Sprawling between Main Street and the wind-raked ocean bluffs, the Georgia Pacific lumber mill was Fort Bragg’s economic center for generations until it closed in 2002. Not only was the framework of the community shaped and built by the Mill, but the very materials used to build the plant were taken from the fabric of the land surrounding the mill. The Pacific Northwest is one of the only habitats on the planet for Redwood trees and the great Sequoias. The North Coast essentially built San Francisco twice; once before and once after the 1906 Earthquake and the Great Fire.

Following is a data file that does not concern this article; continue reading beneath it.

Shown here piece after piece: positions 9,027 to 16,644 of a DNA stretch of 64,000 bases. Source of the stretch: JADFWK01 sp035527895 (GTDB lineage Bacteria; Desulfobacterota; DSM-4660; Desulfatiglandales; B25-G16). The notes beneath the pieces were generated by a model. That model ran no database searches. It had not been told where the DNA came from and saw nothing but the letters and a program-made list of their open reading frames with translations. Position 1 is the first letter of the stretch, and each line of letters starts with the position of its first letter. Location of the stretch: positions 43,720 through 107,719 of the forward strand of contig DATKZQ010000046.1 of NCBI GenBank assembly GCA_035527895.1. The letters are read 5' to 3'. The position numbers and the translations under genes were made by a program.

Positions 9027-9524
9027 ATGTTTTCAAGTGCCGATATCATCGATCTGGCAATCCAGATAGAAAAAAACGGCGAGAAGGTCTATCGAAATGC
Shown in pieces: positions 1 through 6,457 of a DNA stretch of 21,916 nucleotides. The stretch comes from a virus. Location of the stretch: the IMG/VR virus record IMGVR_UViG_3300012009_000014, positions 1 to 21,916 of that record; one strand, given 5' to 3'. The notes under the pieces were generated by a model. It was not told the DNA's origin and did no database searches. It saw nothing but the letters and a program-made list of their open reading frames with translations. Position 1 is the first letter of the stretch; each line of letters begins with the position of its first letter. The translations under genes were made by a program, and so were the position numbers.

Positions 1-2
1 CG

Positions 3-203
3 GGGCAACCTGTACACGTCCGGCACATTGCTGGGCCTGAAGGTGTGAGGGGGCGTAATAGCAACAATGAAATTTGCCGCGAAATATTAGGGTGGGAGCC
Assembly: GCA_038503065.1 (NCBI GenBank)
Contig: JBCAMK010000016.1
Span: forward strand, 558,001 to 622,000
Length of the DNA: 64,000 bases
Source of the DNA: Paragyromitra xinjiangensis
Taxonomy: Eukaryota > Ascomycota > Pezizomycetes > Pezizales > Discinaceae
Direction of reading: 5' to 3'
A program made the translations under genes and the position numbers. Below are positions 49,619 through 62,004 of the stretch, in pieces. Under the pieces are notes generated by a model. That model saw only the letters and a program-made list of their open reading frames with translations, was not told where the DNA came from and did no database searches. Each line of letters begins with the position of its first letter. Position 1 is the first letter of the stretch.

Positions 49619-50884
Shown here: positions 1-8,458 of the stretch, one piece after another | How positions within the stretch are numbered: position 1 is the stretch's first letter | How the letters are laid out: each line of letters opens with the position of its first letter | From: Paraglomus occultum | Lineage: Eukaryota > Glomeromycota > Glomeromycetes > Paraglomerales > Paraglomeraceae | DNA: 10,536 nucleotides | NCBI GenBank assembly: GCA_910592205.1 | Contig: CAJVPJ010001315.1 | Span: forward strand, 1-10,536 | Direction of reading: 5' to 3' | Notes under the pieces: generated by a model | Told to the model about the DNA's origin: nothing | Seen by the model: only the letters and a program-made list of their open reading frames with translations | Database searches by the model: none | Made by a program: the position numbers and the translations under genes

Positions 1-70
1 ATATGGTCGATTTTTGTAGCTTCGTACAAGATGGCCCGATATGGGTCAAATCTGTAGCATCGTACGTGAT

The mill, originally founded in 1885 as the Union Lumber Company, once employed 2,000 people. It was severely damaged by the earthquake in 1906 but it was rebuilt. Later, it was extensively renovated in the late 1930’s. In the decades from 1940 to 1960 it produced 500,000 board feet per day utilizing two shifts. In 1972, Georgia-Pacific Corporation took over the business. The mill closed in 2002 after more than 100 years of service. The wood that made up the mill has been removed and is now available for new projects.